The Natural Gas Industry

It was not that long ago that natural gas was a waste product of the oil industry and flared instead of utilised as an energy source. Interest in natural gas increased as its value as a fuel for power generation and heating was understood. Natural gas is now projected to become the number two fuel in the global energy mix after oil. Not only is it one of the few viable alternatives in the power generation sector to back up intermittent renewables for power generation, but also the use of natural gas in power generation reportedly generates fewer CO2 emissions compared to oil and coal.

Natural gas is also substituting oil in the chemical sector, specifically ethane produced as a by-product in natural gas production for naphtha derived from oil. This is notably in the US where many chemical companies have relocated or announced relocations to sites close to shale gas plays or pipeline infrastructure. For example, Dow Chemical has announced plans to move its chemical industry to the US, but has also announced plans to site a chemical production facility in Jubail Industrial City, Saudi Arabia. This appears to be part of a strategy by countries in the Middle East to produce petrochemicals domestically in order to increase their revenues from hydrocarbons. Some Middle Eastern countries also plan to switch from the use of oil to natural gas for domestic power generation in order to optimise revenue and volume of oil exports.

A similar switch from coal to natural gas for power generation has been reported elsewhere. This is not due to any price advantage for natural gas, as coal is still a cheaper fuel source. Rather the move towards the use of natural gas is to meet carbon emission reduction targets, and because natural gas is a more flexible fuel. This switch has been more notable in the US and Europe to meet energy policy.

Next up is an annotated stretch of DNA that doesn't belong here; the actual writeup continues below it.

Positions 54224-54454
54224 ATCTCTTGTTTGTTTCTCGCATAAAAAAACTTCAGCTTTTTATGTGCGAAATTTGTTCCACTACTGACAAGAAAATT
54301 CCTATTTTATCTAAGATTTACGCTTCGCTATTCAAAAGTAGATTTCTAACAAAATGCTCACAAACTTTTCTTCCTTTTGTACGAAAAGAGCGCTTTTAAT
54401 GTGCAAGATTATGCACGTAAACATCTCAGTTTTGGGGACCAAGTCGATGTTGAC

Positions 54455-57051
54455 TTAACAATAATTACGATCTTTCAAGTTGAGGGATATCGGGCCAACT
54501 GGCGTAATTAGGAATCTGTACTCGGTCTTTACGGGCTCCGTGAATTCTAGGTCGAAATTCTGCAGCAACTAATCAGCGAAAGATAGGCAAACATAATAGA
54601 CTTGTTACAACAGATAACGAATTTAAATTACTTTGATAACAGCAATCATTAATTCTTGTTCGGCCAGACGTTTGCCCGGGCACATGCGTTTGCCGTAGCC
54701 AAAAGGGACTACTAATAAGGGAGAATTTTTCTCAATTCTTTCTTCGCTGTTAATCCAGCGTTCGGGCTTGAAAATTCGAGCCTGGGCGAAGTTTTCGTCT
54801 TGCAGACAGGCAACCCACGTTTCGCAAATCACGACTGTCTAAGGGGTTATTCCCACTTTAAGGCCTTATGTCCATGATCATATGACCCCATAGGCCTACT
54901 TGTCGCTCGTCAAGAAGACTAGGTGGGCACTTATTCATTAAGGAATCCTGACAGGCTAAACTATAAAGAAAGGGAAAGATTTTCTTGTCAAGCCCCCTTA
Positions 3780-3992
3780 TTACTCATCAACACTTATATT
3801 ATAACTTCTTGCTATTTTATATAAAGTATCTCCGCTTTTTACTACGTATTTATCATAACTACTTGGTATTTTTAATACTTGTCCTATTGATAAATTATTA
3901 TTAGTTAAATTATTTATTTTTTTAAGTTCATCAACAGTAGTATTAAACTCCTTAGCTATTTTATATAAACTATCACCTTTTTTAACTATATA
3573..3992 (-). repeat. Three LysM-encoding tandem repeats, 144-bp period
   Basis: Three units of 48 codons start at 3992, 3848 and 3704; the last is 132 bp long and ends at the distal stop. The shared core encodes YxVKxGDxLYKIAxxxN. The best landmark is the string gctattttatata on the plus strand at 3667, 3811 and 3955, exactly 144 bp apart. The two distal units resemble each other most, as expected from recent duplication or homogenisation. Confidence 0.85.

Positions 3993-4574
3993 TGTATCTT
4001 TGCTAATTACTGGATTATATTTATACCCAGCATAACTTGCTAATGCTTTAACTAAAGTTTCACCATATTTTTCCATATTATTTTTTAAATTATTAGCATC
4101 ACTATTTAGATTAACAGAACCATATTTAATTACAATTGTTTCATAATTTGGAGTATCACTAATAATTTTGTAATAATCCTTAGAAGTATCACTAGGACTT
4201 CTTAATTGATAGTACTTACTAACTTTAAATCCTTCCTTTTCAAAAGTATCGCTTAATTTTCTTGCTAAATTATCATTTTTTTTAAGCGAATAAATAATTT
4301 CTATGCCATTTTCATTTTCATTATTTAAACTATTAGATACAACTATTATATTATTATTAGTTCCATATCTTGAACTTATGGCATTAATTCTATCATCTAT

NRG Expert Global Natural Gas Report – Market Research

Renewable Energy

Most energy sources can be consumed in two ways, directly and indirectly when converted to another form of energy. For example, wood can be burned directly as a primary energy source to heat space, or it can be burned to produce heat to generate electricity, a secondary energy source. Likewise, geothermal energy can be used directly as heat for industrial process or bathing, and indirectly to generate electricity. This article examines both uses but focuses mostly on indirect use for generating electricity and to a lesser extent liquid or gas fuels.

Some energy sources, such as hydro or wind power are mostly used to generate electricity but they can be used directly, as both sources have been used to raise water for irrigation. It is important to bear these distinctions in mind because the profiles of primary and secondary use of renewable energy are quite different. For example, renewables account for 12.8% of global energy supply, after fossil fuels, and biomass and combustible waste account for nearly 80% of primary renewable energy. Most consumption of primary renewable energy is of traditional fuels in developing countries, such as wood or animal dung. However, the generation of electricity, a secondary energy source, presents quite a different picture. Renewables account for 18.5% of total electricity generation. Hydro power accounts for 86% of renewables’ share of electricity production and biomass for only 6%.